If you have a talented writer, then why not add thoughtful microcopy – it can really add a human touch to the digital workplace, through the use of humor and friendly non-technical language. You don’t want your digital workplace microcopy to read like it was written by developers.
These types of UI elements are a bit gimmicky, but if the underlying product is excellent, then they can be the finishing touch – the icing on the cake. However, if the underlying product is poor, they can feel tacky and incongruous.
There’s something that contributes much more to a truly delightful user experience than Surface Delight:
Unlike Surface Delight, which is pretty superficial stuff, Deep Delight is much more fundamental and holistic. It can really only be achieved when all – or the vast majority of – user needs are being met.
What do those needs look like?
You’ve probably heard of Maslow’s Hierarchy of Needs. Well there’s one for user experience too:
- Functional – that’s the base of the pyramid. The system does something that is useful to users.
- Reliable – When users want to use it, it’s available and it doesn’t crash etc
- Usable – The system is easy to use
- Pleasurable – Having fulfilled the bottom 3 foundational elements, the system does something extra to improve the user experience even further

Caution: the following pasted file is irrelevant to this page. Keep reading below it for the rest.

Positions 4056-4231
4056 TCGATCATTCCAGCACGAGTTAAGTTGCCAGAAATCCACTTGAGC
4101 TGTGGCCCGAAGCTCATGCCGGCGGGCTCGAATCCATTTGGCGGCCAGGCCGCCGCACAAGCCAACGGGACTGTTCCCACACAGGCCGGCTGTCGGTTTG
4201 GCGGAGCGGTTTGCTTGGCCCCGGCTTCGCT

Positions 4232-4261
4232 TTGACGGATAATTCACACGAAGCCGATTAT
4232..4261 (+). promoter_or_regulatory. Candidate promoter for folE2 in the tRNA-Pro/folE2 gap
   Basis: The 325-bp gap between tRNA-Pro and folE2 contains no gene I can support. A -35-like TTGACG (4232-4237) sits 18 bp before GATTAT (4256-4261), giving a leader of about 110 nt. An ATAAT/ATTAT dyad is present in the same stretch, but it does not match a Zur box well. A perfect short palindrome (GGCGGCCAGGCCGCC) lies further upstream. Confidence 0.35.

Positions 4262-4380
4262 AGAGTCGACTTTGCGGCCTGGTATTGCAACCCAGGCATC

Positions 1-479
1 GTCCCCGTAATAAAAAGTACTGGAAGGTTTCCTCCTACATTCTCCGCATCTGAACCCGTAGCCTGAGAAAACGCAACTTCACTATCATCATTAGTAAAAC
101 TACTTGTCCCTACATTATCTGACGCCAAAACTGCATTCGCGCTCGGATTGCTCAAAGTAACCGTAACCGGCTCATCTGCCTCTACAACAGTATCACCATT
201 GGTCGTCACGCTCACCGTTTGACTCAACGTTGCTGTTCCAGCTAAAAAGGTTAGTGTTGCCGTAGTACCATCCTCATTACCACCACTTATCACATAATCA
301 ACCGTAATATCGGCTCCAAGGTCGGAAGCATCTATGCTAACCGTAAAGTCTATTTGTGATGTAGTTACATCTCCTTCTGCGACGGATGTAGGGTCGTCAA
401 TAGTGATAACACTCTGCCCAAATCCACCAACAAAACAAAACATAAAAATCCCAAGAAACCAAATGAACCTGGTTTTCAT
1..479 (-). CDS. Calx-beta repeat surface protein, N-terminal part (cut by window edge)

Now the delightful experiences can come only when you are operating in that 4th layer (at least the more meaningful deep delight ones). Most digital workspaces today are operating in the usable layer. But, we should really aspire to more.
We’re going to explore some ways to achieve delightful experiences for users. Some are about surface delight, but some are about achieving that delight at a deeper more meaningful level. For inspiration, we’re going to look to an unusual place… Hollywood.
1. Do thorough user research
Can you name the TV show or Movie from this screengrab?
That’s right – Columbo! He’s an LA cop, but he doesn’t carry a gun. All he needs is a notebook.
He disarms his interviewees with his non-threatening non-judgemental demeanour. People warm to him and don’t see him as a threat. But he combines perseverance and thoroughness to really get to the bottom of what happened. He is extremely curious, he leaves no stone unturned and no pertinent question un-posed. All the while remaining extremely polite and courteous towards his interviewees. He never pushes too hard, but always comes back to ask more questions if he needs to.
And that’s how he solves the case – he learns so much about everyone involved and their motivations – as well as the events that led up to the murder. And – bam – the answer comes to him – the hole in the story of someone becomes obvious. He knows the answer.
If he turned his hand at interviewing users, he would surely be the most informed UX practitioner around. He would know everything about what users are trying to achieve, how they work, the barriers they face and so on. And this intimate knowledge is vital in setting the right course at the very beginning of the journey to a delightful user experience.